Why it matters: With more people staying at home, streaming services are handling more action from multiple household members. For those used to seeing recommendations suited to their interests, having others watch on the same account can throw those “Watch Next” lists out of whack.
On Tuesday, Amazon announced that it is adding user profile functionality to its Prime Video service. Subscribers can soon add up to five additional video on demand (VOD) profiles to their accounts, making a total of six, including the primary user.
The advantage of having separate VOD profiles for family members is that it keeps everyone’s interests segregated. There is no reason your kids should be getting recommendations to watch Jack Ryan while you are being pestered to continue watching Rugrats.
Amazon is a bit late to the game with the feature, as competitor Netflix introduced user profiles in 2013, but as they say, “Better late than never.”
The primary user will be the default profile and will be responsible for setting up the other accounts. Subscribers can enable parental controls for kids during setup. Users manage profiles online or via the iOS and Android Prime Video app. Functionality is also coming Amazon Fire appliances and “select living room devices such as the PlayStation 4” at launch.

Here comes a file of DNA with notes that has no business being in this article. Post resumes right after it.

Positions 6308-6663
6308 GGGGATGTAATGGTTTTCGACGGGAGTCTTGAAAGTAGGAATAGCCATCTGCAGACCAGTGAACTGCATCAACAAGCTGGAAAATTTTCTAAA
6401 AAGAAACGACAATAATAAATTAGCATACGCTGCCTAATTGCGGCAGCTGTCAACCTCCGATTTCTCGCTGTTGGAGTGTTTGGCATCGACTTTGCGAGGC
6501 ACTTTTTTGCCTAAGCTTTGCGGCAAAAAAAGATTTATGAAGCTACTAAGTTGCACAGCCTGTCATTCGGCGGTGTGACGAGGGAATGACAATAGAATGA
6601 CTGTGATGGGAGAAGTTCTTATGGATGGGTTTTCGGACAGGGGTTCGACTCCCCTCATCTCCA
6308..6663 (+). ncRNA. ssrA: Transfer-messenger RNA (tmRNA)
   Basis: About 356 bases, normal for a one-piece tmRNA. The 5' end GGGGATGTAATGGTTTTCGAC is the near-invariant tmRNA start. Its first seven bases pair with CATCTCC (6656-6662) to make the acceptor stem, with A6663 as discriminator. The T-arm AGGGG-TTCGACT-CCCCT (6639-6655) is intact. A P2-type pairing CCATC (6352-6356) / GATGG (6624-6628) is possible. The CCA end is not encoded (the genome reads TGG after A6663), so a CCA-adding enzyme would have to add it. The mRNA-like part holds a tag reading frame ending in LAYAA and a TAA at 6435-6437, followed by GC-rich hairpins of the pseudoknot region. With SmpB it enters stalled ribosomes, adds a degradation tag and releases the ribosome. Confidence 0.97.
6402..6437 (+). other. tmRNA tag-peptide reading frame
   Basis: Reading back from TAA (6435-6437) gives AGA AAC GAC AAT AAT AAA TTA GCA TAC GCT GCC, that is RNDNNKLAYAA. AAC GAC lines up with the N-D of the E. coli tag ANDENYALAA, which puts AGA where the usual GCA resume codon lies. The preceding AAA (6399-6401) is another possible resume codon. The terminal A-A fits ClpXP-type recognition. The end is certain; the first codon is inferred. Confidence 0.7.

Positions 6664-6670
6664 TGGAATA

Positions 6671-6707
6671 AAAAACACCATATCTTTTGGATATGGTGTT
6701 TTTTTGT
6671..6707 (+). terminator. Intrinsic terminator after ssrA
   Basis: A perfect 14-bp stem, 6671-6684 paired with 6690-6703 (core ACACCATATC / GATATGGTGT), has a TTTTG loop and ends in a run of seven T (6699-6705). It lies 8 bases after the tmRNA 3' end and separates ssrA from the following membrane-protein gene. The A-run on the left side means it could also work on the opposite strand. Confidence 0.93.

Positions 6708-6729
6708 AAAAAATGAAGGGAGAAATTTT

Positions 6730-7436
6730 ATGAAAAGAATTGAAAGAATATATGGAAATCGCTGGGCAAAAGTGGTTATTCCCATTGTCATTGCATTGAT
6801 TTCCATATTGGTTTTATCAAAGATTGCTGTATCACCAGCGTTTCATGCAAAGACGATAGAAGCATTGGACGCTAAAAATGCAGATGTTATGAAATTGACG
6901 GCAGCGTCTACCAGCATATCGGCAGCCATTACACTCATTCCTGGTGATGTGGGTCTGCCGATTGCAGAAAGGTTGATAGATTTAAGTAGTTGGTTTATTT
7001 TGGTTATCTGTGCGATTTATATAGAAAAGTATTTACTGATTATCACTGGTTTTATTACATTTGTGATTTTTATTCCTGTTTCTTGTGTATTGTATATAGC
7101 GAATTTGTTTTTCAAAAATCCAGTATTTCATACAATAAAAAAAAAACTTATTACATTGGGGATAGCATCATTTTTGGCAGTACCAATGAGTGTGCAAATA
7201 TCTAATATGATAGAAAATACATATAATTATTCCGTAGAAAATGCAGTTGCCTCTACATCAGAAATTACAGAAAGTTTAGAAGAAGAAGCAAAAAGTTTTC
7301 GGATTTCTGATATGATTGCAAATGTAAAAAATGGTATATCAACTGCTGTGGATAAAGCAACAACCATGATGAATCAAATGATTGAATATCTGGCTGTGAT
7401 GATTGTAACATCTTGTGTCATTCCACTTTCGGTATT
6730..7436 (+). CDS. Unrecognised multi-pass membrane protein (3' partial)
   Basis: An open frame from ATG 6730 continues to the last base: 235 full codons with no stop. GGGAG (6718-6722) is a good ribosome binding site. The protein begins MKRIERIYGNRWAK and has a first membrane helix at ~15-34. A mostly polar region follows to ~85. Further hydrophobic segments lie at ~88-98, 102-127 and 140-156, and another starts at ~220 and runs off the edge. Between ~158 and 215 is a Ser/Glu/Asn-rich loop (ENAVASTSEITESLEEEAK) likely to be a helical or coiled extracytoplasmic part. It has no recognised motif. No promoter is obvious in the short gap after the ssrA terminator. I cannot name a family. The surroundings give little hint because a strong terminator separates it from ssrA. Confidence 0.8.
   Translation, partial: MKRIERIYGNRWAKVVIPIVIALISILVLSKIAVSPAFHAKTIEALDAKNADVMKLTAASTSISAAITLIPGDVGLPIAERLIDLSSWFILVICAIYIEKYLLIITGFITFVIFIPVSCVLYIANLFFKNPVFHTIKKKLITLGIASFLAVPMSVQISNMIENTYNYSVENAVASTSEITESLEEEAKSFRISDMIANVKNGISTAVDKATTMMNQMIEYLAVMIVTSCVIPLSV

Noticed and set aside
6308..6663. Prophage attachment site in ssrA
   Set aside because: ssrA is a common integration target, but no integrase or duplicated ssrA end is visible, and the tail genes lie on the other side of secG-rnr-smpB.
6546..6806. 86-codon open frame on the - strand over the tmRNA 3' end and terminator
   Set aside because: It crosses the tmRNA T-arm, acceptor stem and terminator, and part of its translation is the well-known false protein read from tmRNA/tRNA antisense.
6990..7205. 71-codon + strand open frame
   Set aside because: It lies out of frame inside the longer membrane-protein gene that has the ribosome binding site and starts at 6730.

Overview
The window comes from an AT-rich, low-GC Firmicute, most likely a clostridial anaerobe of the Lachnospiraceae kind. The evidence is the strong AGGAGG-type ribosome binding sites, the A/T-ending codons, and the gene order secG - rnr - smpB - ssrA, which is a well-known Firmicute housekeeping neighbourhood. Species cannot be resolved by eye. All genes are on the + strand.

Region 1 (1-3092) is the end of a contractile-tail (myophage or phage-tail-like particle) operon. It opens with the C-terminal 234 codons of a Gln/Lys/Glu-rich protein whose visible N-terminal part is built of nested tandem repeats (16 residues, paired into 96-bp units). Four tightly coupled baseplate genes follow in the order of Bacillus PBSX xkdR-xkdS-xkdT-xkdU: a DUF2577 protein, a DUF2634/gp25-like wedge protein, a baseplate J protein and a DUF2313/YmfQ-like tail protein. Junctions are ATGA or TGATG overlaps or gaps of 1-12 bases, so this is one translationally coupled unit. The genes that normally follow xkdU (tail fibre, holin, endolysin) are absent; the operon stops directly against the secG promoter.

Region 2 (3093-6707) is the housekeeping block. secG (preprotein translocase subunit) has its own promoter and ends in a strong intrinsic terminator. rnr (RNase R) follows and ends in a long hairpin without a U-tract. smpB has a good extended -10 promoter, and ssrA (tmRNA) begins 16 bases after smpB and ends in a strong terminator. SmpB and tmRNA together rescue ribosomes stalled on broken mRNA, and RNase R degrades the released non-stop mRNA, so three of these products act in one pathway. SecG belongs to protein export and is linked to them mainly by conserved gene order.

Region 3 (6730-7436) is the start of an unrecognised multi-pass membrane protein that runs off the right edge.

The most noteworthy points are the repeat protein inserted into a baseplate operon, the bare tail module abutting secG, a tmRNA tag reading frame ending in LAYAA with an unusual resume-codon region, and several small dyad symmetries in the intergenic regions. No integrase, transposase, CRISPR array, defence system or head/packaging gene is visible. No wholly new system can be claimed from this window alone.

Purchasing through sub-profiles will be handled by Amazon’s wallet sharing feature, but children’s accounts cannot buy or rent content. Purchasing permissions for other profiles are managed in the settings on the primary subscriber’s page.
Once set up, family members’ activity is tracked by machine learning, which curates recommendations tailored to each user’s preferences. It will also save watchlists, season progress, and paused shows individually.
Profiles can be turned off entirely from the “manage your profiles” setting, but once deactivated, account sharing is off for good. There is no option to reenable it. So don’t turn it off unless you really have no plans of using it.
The feature began worldwide rollout today, but Amazon said it is a staged release, so not all customers will see the option at once. The company also did not mention when the implementation would be complete. Amazon’s support pages have more information to help customers get started.
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